Cycling action is essential to our climate goals

Cycling action is essential to our climate goals

Robert McLachlan

The heart of Aotearoa’s climate action is the system of carbon budgets and emission reduction plans. We are now halfway through the first budget period, which runs from 2022 to 2025. Planning is well underway for the second (2026-2030) and third (2031-2035) budgets. Decisions about the kinds of infrastructure to build can have effects lasting for generations, making long-range planning essential. This is particularly the case for transport, which makes up 40 percent of CO2 emissions, and has to be reduced essentially to zero by 2050.

The first budget may not seem particularly ambitious. Even with the effects of Covid and faster EV uptake than expected, we are only just on track to achieve it. Any deficit has to be carried over into the next budget period. Transport was called on to make cuts of 1.8 Mt CO2 over the period, or 3%, by shifting car trips to walking, cycling, and public transport, and electrification:

Why reducing transport emissions is important

Transport is one of our largest sources of greenhouse gas emissions and is responsible for 17 per cent of Aotearoa New Zealand’s gross emissions.

More sustainable transport options can also reduce the cost of transport and reliance on global fossil fuel markets.

Key actions

    • Reduce reliance on cars and support people to walk, cycle and use public transport including by:
      • improving the reach, frequency and quality of public transport and making it more affordable for low-income New Zealanders
      • increasing support for walking and cycling, including initiatives to increase the use of e-bikes
      • ensuring safer streets and well-planned urban areas.
    • Rapidly adopt low-emissions vehicles including by:
      • continuing to incentivise the uptake of low- and zero-emissions vehicles through the Clean Vehicle Discount scheme and consider the future of the road user charge exemption for light electric vehicles beyond 2024
      • increasing access to low- and zero-emissions vehicles for low-income households by supporting social leasing schemes and trialling an equity-oriented vehicle scrap-and-replace scheme
      • improving EV-charging infrastructure across Aotearoa to ensure that all New Zealanders can charge when they need to.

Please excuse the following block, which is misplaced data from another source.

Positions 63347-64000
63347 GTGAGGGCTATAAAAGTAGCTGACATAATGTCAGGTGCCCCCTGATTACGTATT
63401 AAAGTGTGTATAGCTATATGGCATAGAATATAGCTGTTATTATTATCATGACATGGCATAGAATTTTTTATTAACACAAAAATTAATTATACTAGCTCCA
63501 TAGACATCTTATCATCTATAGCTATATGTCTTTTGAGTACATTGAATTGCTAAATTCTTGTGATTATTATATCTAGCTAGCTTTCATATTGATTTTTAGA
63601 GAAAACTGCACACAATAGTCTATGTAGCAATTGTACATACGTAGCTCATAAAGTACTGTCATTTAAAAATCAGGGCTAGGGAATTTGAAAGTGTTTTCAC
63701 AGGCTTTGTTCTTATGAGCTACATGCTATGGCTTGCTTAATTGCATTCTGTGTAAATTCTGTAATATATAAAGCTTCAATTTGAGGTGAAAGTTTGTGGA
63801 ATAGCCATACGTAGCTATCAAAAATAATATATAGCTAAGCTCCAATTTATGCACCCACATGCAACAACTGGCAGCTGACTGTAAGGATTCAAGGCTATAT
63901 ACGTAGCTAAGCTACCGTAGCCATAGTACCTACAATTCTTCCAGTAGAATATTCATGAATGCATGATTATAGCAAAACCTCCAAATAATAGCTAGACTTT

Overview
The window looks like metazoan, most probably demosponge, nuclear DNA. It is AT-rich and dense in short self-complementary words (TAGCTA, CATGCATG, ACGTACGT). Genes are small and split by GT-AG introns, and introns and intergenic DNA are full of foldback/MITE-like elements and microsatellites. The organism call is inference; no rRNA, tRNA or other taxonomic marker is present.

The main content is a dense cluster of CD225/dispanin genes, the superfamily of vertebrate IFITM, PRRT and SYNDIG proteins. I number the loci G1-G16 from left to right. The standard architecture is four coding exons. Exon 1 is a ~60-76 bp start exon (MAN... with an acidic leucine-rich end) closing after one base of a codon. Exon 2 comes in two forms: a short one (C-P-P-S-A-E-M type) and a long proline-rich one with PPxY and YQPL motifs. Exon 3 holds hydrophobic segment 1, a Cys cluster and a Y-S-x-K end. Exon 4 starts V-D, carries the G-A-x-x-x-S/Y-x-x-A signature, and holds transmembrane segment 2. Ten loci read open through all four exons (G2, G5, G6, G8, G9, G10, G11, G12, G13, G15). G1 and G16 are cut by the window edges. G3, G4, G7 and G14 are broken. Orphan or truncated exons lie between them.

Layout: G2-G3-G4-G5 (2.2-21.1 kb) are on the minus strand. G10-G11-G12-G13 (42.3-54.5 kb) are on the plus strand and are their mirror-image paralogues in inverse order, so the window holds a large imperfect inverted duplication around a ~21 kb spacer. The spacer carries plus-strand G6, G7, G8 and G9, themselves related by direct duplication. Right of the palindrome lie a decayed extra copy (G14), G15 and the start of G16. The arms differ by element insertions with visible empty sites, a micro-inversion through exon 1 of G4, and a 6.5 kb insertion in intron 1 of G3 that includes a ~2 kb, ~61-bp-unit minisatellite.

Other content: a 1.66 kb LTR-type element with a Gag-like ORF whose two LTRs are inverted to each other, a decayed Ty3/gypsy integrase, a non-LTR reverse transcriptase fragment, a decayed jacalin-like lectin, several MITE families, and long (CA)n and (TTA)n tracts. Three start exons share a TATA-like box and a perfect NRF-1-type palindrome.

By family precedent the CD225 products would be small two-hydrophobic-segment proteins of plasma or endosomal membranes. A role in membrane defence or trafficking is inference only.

• Begin work now to decarbonise heavy transport and freight including by:
      • providing funding to support the freight sector to purchase zero- and low-emissions trucks
      • requiring only zero-emissions public transport buses to be purchased by 2025
      • supporting the uptake of low-carbon liquid fuels by implementing a sustainable aviation fuel mandate and a sustainable biofuels obligation.

Source: MfE, Aotearoa New Zealand’s first emissions reduction plan

Our track record on emissions shows that while Huntly power station and Fonterra’s milk-drying plants may get more media attention, oil is the main story.


The real work starts in the second and third budget periods, for which the groundwork needs to be laid now.


The recently-issued advice from the Climate Change Commission for 2026-2030 is to continue on the present path. Total savings of 36.7 Mt CO2e have to be found over the period, with transport contributing 8.1 Mt. Of this, the two largest single items are 2.6 Mt from EVs (assuming the market share of EVs for light vehicles reaches 67% by 2030) and 2.2 Mt from mode shift: walking, cycling, and public transport.

(Other items in the advice are improving efficiency and electrification of trucks, shifting freight from trucks to rail and coastal shipping, and introducing low-carbon liquid fuels. In contrast, building more renewable electricity – which is aligned with National Party policy – and eliminating baseload coal and gas-fired electricity contributes just 3.3 Mt of the 36.7 Mt total savings.)

We don’t yet know all the details of the new Government’s plans for transport and climate. Two key documents will be the revised GPS on transport and their draft emissions reduction plan, expected early in 2024 However, on 16 December Transport Minister Simeon Brown stopped new work on cycling, walking, and public transport: